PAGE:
Words by HARRISON JOHNSTONE Art by CASSIE STEVENS
When lame was cool, punks played trumpets and edgy teens expressed themselves through a dance called skanking – third wave ska headlined a decade, checkered suspenders and all.
Only the mystical innocence of ska music ever possessed the power to bring artists like Drake, Nirvana, Rihanna and Amy Winehouse together – whilst simultaneously tearing itself apart. Ska is much more than a musical genre, it’s a cultural movement that since the mid-nineties has been cannibalised by artists for its unique sound, sifting through the pieces to suit their new wave brand and leaving the rest to vanish before the pre-digital music revolution.
To pull the layers back, let’s dive into what ska really is. Ska is a beat, ska is a genre – the genre is nothing without its beat. The defining part of the music – what really puts the ska in skanking – is the guitar, keys or predominantly horns hitting the offbeat over a climbing bass line. You’d know it if you heard it, if nothing but by the feelings of cheesy pre-teen nostalgia the goofy sound emotes.
Ska is described in waves; first emerging in late ‘50s Jamaica, spurring on what would become reggae. This was followed by England’s two tone revival era in the late ‘70s. Then the purest form would break into the mainstream for the last time, with third wave or ‘O.C. Ska’ in North America during the ‘90s.
Accompanying the unique ska sound was an even more obscure culture, derived from its Jamaican heritage and adopted from the UK to the USA. Fans were commonly known as rudeboys, rudegirls or rudeys for short. An obsessive fan would wear Doc Martens, suspenders, a narrow-brimmed fedora, some flaunting sharp suits and most wearing black-and-white checkered patterns – symbolic of early ska bands and their multiracial makeup.
The signature move accompanying this attire is known as skanking. It’s a goofy step consisting of a circular running-man whilst fist pumping on alternating sides. But, as audiences matured, tastes shifted towards a more serious sound and ska had to adapt or die – but, it sort of did both.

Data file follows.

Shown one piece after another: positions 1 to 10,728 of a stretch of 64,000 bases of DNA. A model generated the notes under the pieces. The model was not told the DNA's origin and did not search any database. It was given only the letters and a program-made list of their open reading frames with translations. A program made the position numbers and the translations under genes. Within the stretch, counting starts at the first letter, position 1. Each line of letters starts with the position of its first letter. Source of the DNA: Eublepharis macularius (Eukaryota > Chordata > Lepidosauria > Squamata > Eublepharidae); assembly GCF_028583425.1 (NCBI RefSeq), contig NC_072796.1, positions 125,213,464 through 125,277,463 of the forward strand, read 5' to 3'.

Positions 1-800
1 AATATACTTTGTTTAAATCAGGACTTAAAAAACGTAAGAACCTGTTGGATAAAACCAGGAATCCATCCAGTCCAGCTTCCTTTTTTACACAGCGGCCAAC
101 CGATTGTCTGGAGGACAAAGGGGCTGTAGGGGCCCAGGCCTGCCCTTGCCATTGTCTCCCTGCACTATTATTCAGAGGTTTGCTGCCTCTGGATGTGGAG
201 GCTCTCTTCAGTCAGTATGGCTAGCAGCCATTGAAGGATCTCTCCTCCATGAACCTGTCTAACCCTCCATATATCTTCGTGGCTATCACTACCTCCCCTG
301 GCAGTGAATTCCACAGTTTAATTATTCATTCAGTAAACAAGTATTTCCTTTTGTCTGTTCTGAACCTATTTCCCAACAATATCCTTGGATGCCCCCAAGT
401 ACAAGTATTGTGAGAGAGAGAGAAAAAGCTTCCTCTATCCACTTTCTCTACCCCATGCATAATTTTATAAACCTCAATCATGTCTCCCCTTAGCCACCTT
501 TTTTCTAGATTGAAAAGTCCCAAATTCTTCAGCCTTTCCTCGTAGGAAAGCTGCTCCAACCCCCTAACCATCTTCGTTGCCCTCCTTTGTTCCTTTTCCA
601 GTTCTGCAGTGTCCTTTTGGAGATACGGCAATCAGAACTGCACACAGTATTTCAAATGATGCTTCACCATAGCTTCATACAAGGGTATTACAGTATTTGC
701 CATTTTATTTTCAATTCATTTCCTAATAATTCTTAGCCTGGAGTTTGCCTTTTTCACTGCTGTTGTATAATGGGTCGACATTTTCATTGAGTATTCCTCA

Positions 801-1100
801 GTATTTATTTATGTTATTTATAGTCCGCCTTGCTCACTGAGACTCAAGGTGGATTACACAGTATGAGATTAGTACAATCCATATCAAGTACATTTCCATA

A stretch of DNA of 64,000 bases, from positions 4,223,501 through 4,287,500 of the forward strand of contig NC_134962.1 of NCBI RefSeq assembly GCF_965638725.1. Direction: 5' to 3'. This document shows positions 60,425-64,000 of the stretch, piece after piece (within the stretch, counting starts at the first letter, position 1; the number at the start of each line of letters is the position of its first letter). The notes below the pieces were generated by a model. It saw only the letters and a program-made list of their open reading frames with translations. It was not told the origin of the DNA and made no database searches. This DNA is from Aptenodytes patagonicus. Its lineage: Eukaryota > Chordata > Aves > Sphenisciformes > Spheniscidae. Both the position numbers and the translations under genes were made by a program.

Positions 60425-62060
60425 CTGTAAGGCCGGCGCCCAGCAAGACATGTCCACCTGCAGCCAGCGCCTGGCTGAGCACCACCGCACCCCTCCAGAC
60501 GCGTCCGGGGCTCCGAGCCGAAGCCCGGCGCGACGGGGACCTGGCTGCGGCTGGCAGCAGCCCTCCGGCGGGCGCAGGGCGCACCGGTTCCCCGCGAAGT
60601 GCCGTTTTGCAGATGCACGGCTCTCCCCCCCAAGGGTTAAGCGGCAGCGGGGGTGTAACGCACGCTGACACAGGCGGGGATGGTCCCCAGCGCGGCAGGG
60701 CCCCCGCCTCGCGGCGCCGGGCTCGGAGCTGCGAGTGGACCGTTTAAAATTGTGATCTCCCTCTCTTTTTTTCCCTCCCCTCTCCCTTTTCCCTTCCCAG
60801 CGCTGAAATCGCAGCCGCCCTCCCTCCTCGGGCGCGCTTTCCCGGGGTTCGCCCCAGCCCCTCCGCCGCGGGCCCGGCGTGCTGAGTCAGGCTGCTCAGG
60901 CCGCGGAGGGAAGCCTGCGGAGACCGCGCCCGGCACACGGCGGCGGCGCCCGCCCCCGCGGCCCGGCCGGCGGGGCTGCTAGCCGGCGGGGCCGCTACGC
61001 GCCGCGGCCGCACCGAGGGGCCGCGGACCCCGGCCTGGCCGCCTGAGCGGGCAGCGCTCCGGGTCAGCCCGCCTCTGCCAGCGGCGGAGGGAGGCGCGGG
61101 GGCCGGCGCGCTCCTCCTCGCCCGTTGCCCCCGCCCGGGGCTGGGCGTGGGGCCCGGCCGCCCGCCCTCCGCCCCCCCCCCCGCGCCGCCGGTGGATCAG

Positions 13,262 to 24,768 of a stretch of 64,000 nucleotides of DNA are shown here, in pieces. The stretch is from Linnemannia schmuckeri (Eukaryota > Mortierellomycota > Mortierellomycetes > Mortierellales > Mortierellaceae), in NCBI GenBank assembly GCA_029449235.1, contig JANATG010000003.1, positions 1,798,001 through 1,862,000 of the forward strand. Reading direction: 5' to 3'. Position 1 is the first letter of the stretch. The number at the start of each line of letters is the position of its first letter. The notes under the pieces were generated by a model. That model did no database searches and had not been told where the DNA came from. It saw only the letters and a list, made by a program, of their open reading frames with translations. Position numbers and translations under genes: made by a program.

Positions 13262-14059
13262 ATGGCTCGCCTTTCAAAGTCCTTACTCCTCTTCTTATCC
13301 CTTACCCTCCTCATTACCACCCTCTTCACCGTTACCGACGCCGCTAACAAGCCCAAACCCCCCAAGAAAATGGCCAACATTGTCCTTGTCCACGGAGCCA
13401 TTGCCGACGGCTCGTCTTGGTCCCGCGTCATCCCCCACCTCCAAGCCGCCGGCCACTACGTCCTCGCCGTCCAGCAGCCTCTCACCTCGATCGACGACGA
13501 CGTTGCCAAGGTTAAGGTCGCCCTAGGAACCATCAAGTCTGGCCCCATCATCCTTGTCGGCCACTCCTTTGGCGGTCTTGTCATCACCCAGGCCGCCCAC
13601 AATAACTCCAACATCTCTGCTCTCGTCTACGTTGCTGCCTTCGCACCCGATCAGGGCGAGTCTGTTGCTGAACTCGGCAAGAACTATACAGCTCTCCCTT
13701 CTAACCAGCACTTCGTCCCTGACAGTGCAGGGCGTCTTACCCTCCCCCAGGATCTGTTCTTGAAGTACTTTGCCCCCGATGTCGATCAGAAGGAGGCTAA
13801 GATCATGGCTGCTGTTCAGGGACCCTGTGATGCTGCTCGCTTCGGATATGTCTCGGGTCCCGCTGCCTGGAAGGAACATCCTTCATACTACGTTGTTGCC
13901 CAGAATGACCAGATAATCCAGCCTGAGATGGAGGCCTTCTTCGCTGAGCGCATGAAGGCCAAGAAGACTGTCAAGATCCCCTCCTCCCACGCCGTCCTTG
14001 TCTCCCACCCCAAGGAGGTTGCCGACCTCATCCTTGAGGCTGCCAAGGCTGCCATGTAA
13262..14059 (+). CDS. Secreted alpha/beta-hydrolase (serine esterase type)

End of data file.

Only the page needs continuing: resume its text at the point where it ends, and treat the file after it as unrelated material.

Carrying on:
The pure, cheerful music from the two tone era evolved from its ska-pop roots into something more recognisable, the dancehall sound that artists like Shaggy, Rihanna and even Drake have adapted into their own songs. For example, when you hear Hotline Bling, I hear the death rattles of a generation – maybe that’s a bit extreme.
As for ska-punk, well, that died in 1996.
On what was to be the final frontier of ska’s third resurgence, Sublime’s sombre-serious tone, juxtaposed with that plucky ska-influenced offbeat, lead frontman Bradley Nowell to push too hard, too fast and the curtains fell too soon.
Sublime confronted serious themes in their own ska-punk style: youth, drinking, relationships, selling out for success, racial divides, friendship, date rape and prostitution. Nothing escaped their lyrical scope – it was an education in life for fans of Sublime’s ska-era.
But their empire, and indeed the promise of ska-punk’s future, died alongside Bradley Nowell in that grimey San Francisco motel in 1996 – a day after their final show. Nowell’s heroin overdose after a night of intense partying is depressingly reminiscent of how quickly his music rose, and was subsequently silenced in what seemed like the blink of an eye.
Sublime was survived by a band in ruins, but others rose to help ease the burden of a Brad-less new world – groups like Streetlight Manifesto, Reel Big Fish and The Mighty Mighty Bosstones worked to fill the void. In the end, those happy-go-lucky days that Sublime thrived in had ended and the era of third wave ska ceased to exist.
But, the real killer of ska was not the death of iconic artists or the collapse of crucial labels like Moon Ska Records – it was our post-irony culture that killed the offbeat.
We were so busy arguing between ourselves over whether ska was really dead, that we didn’t notice it had lived its final days in the ‘90s.
Festivals emerged in the early 2000s, hoping to revive the genre and initiate what would be a fourth wave of ska; the most notable of these to be part of that post-irony movement was the Ska is Dead tour in North America. Ska is Dead survived for nearly a decade, empowered by the nostalgia of rudeboys and rudegirls across their US and UK tours. But, their major tours ended in 2009, splintering into smaller groups and events scattered across the map in places where ska could still draw a crowd.
As Canadian punk rockers Propagandhi announced, “Ska revival isn’t cool you stupid fuck, the bands are only in it for the bucks and if you don’t believe me you’re a schmuck. But, the trend will die out with any luck”.
I tried to prove them wrong, but the harder I searched to find a pulse, the more the idea of ska’s expiration gnawed at my hopes.
I eventually came to the conclusion that, if you have to ask if ska is dead… it probably is.